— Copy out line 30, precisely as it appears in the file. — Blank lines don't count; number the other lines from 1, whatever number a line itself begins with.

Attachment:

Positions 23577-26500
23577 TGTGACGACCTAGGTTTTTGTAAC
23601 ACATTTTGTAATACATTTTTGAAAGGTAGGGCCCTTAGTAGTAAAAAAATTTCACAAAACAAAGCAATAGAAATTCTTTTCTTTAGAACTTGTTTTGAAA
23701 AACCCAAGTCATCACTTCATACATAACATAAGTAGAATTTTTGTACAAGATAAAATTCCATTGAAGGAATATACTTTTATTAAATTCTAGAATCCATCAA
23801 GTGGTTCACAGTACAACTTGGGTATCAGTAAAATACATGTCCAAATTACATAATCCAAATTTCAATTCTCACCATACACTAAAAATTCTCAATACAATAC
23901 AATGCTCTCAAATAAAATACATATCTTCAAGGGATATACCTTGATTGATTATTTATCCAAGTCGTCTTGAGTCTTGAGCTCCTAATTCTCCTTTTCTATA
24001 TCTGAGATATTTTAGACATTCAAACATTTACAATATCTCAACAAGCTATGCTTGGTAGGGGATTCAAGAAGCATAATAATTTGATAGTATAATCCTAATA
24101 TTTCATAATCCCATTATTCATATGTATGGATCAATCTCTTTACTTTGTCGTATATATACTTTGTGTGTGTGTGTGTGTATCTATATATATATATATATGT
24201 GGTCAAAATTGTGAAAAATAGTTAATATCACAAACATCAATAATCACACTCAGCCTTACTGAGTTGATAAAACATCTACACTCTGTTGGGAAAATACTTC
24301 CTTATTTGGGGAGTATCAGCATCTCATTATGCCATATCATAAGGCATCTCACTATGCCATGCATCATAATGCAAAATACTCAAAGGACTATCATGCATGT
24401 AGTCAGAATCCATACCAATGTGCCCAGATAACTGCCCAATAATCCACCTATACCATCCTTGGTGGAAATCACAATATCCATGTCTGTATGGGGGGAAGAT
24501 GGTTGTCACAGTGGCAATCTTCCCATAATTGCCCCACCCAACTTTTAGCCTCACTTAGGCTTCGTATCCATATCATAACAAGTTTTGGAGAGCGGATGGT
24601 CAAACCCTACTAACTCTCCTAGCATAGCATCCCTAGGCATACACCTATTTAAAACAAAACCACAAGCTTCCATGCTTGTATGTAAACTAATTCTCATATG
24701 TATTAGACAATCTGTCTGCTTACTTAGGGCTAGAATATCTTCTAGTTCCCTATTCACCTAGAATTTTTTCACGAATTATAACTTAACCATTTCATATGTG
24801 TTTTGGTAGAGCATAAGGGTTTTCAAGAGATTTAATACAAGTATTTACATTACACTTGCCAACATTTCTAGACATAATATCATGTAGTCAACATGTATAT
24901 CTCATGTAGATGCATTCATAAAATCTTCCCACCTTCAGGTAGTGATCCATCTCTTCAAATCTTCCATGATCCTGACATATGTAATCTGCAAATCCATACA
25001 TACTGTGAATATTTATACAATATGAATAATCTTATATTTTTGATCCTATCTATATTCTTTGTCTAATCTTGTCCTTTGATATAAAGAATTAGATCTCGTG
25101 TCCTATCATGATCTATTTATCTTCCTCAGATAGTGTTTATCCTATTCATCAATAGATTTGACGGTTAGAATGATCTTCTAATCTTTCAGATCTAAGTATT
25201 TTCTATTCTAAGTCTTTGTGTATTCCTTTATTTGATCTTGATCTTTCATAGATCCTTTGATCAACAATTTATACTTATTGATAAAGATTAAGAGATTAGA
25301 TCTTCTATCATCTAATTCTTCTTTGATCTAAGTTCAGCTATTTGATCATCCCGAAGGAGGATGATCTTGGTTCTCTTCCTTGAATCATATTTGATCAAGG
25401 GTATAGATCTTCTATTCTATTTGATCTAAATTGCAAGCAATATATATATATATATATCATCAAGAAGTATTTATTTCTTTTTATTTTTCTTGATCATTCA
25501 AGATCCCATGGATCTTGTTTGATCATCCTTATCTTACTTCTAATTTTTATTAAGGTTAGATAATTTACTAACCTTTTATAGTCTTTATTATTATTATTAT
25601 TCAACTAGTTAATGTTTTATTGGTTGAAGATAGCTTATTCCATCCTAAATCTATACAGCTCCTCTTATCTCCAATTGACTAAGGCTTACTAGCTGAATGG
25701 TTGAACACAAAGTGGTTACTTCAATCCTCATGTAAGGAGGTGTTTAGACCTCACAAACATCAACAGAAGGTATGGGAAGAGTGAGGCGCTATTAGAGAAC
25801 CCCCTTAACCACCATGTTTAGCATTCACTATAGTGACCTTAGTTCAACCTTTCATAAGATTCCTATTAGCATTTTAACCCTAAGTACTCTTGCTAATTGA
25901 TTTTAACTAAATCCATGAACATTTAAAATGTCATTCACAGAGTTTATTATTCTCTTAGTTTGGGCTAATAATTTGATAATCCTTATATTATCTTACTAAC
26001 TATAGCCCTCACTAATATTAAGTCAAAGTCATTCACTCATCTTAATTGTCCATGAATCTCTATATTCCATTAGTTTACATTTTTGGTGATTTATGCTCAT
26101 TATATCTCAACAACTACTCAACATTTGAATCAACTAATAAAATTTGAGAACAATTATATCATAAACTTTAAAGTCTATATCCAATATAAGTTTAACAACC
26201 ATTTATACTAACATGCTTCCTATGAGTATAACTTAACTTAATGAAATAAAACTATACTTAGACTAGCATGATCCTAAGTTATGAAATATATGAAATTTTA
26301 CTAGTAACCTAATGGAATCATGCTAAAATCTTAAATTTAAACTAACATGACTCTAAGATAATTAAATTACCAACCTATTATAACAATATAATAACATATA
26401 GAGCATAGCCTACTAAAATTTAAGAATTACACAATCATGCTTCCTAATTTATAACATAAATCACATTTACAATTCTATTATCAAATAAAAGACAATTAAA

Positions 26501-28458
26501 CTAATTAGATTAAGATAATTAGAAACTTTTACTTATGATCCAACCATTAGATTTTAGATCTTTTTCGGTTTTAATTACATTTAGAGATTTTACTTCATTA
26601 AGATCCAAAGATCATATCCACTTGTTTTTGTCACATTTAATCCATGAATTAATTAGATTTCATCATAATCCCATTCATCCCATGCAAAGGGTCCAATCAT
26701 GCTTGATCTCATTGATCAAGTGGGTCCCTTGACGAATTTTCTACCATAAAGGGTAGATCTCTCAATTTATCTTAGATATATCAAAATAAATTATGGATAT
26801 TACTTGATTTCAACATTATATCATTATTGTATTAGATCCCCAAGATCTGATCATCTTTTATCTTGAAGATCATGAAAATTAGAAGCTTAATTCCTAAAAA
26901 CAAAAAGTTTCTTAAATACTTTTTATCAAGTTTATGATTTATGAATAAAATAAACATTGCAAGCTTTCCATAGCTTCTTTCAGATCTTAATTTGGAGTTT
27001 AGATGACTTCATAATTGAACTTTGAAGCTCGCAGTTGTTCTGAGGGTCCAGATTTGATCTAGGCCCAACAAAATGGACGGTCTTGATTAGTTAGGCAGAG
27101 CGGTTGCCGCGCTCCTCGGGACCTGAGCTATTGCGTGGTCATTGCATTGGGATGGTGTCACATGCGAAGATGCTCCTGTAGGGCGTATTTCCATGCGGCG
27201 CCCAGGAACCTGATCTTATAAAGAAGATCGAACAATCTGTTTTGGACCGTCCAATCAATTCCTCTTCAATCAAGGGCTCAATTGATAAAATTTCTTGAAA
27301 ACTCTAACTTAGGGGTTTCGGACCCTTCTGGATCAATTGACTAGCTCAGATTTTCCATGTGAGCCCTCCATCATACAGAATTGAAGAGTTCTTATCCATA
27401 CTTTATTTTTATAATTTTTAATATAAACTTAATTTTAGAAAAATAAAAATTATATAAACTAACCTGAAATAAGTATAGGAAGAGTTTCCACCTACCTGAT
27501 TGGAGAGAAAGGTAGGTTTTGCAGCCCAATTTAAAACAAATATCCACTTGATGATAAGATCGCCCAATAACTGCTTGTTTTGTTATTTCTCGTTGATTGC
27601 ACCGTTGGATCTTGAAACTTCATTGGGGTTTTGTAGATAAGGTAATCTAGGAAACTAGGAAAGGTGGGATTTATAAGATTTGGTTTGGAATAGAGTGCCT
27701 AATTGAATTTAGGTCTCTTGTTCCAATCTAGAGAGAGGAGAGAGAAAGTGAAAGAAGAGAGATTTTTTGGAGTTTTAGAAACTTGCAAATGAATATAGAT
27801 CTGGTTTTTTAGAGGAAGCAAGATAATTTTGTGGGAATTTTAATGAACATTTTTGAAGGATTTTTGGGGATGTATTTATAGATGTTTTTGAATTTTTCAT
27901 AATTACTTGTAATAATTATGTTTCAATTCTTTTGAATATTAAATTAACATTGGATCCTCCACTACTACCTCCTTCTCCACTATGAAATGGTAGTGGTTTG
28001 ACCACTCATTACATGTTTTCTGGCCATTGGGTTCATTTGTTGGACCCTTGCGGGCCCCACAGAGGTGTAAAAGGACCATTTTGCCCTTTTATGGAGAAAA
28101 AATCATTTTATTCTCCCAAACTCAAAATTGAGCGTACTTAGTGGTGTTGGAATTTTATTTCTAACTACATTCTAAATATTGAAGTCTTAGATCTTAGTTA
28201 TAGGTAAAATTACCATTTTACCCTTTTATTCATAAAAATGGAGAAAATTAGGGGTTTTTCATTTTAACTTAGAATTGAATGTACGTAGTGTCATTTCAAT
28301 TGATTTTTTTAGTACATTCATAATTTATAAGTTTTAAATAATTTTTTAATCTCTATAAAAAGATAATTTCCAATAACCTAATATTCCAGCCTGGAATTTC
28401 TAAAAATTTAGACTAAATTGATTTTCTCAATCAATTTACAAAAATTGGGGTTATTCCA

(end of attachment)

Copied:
26301 CTAGTAACCTAATGGAATCATGCTAAAATCTTAAATTTAAACTAACATGACTCTAAGATAATTAAATTACCAACCTATTATAACAATATAATAACATATA